The store itself is in a historical house from 1527 called the “ELJAULON” (a place for planting corn) which was destroyed by the earthquake of 1976. The Jade store was founded here Gerald Leech in 1977, and he aim to restore this building continues.
The Mayans saw jade as the Stone of Eternity, the Stone from the sky or as the Stone symbol for Eternal Love – jade being considered more valuable than gold. Jade was sometimes placed in a person’s mouth at death, so that when the spirit is leaving, it takes that piece of jade as a passport to heaven (I heard stories of corn being placed as well in the mouth at death).
Guatemala (along with Burma and Russia) has lots of JADEITE which is the preferred of jades, compared to the NEPHRITE which had a waxy texture. JADEITE has a very bright and lustrous polish.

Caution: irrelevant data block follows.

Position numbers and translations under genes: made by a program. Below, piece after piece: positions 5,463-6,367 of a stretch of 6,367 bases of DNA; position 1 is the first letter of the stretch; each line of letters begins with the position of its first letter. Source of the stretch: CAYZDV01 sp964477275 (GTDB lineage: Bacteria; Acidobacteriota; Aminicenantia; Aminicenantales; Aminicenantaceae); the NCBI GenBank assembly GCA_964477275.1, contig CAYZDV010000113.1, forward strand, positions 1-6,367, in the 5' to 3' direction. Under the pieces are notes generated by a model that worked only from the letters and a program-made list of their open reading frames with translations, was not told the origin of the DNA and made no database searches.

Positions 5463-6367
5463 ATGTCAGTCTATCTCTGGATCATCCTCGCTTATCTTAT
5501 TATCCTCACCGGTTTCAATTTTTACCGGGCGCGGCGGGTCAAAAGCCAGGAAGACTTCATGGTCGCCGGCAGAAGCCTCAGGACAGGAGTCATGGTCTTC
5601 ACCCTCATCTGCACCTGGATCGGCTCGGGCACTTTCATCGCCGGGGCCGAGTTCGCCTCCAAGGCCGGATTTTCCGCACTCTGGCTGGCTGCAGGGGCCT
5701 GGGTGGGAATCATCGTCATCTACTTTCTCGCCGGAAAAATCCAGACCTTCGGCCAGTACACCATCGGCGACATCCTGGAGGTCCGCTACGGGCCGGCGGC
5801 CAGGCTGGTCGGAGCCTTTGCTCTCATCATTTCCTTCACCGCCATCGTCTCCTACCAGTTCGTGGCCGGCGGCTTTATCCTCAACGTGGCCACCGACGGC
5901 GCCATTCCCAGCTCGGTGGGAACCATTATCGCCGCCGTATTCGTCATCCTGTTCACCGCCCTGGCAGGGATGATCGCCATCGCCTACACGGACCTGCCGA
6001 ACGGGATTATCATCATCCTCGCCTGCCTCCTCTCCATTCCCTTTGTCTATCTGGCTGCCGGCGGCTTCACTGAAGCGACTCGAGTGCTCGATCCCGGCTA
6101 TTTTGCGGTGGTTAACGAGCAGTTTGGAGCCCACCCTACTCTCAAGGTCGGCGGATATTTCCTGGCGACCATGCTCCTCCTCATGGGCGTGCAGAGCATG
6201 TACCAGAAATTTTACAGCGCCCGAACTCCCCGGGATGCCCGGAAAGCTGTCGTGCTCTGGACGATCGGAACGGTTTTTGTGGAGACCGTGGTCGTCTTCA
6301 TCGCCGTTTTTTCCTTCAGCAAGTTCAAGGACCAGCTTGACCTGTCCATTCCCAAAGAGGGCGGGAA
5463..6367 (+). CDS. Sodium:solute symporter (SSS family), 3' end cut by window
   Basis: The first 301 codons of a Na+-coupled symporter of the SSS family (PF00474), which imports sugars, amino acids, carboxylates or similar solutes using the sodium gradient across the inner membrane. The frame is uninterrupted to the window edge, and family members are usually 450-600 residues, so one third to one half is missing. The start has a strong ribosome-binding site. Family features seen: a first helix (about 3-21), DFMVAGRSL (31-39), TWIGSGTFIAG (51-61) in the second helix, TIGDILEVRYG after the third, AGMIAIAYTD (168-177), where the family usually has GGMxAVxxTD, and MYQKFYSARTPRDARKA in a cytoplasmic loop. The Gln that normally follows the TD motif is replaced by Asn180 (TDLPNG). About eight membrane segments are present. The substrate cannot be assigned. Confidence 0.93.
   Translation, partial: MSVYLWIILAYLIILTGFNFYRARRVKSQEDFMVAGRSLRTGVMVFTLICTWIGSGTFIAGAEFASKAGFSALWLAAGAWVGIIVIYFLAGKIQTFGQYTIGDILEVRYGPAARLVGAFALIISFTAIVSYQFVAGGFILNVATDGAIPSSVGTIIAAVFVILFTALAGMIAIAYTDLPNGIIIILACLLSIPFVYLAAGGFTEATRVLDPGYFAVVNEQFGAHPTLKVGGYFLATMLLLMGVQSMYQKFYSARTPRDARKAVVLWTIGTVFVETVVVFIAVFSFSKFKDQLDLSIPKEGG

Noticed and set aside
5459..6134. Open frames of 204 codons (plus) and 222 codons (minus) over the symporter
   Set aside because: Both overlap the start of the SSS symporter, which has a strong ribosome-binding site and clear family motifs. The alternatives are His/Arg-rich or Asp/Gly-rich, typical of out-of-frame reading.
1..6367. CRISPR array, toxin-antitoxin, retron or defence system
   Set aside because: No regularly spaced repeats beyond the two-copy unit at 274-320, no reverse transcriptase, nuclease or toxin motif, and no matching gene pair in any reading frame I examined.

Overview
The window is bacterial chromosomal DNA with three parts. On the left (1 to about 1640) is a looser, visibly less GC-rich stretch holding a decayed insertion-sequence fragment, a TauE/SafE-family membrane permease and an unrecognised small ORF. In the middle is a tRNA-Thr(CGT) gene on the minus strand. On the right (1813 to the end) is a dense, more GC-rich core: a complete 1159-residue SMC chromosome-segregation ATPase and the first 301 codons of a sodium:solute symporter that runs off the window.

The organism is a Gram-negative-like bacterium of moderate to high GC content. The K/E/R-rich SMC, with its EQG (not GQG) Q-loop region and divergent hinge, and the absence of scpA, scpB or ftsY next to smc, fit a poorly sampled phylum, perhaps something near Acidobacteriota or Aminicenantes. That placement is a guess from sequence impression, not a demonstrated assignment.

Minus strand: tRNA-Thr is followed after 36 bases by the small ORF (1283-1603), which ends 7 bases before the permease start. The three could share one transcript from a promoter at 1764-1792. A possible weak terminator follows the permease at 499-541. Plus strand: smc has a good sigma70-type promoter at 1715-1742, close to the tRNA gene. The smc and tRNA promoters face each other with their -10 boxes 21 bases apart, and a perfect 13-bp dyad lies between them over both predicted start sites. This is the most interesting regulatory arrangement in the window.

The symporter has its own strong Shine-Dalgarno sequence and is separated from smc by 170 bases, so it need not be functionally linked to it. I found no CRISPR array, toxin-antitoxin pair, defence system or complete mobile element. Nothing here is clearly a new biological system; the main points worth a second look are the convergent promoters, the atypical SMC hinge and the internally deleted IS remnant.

I was met by the saleslady “Mercedes” who showed me the different kinds of jade (there’s the green, and there are also other colors like white, purple and even black). She showed me how a Mayan mask was being made all with jade, although the original mask she said had only the “earrings” as real jade. Real jade can be differentiated from the fake one by scratching with a knife.
So, I went to their showroom and looked for a suitable necklace for my wife who likes “big stones”. A lot were small pieces of jade, but finally I did find one necklace with nice heavy circular orbs of BLACK JADE pearls alternating with tinier gold orbs. Awesome.
It may be pricey from hundreds to thousands of dollars, but they do have discounts and when they give you a price, that is what you pay and there is no more tax. I paid with American Express.
The Cloisters of La Merced were abandoned after repeated earthquake damage. Today you can visit for a small fee. The Cloister has one of the best preserved fountains of all the church ruins of Antigua